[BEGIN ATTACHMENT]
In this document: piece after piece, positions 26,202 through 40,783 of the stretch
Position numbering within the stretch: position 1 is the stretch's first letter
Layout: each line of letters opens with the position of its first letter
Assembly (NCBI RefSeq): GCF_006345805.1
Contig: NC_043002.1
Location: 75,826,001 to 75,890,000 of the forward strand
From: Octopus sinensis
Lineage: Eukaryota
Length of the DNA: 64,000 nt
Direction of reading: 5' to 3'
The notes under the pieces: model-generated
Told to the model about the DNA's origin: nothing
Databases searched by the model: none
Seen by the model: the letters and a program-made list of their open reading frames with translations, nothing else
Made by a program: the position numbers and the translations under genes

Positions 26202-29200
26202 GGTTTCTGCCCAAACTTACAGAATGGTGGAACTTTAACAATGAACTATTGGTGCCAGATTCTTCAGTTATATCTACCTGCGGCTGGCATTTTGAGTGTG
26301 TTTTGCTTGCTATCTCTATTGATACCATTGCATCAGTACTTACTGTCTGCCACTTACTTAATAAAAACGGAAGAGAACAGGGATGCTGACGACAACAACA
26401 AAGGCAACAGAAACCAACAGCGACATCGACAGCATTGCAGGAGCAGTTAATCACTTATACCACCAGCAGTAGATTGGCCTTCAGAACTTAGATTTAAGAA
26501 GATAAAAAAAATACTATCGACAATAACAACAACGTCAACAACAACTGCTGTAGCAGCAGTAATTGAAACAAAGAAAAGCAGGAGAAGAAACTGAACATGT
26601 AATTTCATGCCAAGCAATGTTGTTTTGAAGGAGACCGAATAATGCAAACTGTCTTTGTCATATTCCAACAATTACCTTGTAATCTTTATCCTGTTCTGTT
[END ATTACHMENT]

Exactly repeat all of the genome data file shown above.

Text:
In this document: piece after piece, positions 26,202 through 40,783 of the stretch
Position numbering within the stretch: position 1 is the stretch's first letter
Layout: each line of letters opens with the position of its first letter
Assembly (NCBI RefSeq): GCF_006345805.1
Contig: NC_043002.1
Location: 75,826,001 to 75,890,000 of the forward strand
From: Octopus sinensis
Lineage: Eukaryota
Length of the DNA: 64,000 nt
Direction of reading: 5' to 3'
The notes under the pieces: model-generated
Told to the model about the DNA's origin: nothing
Databases searched by the model: none
Seen by the model: the letters and a program-made list of their open reading frames with translations, nothing else
Made by a program: the position numbers and the translations under genes

Positions 26202-29200
26202 GGTTTCTGCCCAAACTTACAGAATGGTGGAACTTTAACAATGAACTATTGGTGCCAGATTCTTCAGTTATATCTACCTGCGGCTGGCATTTTGAGTGTG
26301 TTTTGCTTGCTATCTCTATTGATACCATTGCATCAGTACTTACTGTCTGCCACTTACTTAATAAAAACGGAAGAGAACAGGGATGCTGACGACAACAACA
26401 AAGGCAACAGAAACCAACAGCGACATCGACAGCATTGCAGGAGCAGTTAATCACTTATACCACCAGCAGTAGATTGGCCTTCAGAACTTAGATTTAAGAA
26501 GATAAAAAAAATACTATCGACAATAACAACAACGTCAACAACAACTGCTGTAGCAGCAGTAATTGAAACAAAGAAAAGCAGGAGAAGAAACTGAACATGT
26601 AATTTCATGCCAAGCAATGTTGTTTTGAAGGAGACCGAATAATGCAAACTGTCTTTGTCATATTCCAACAATTACCTTGTAATCTTTATCCTGTTCTGTT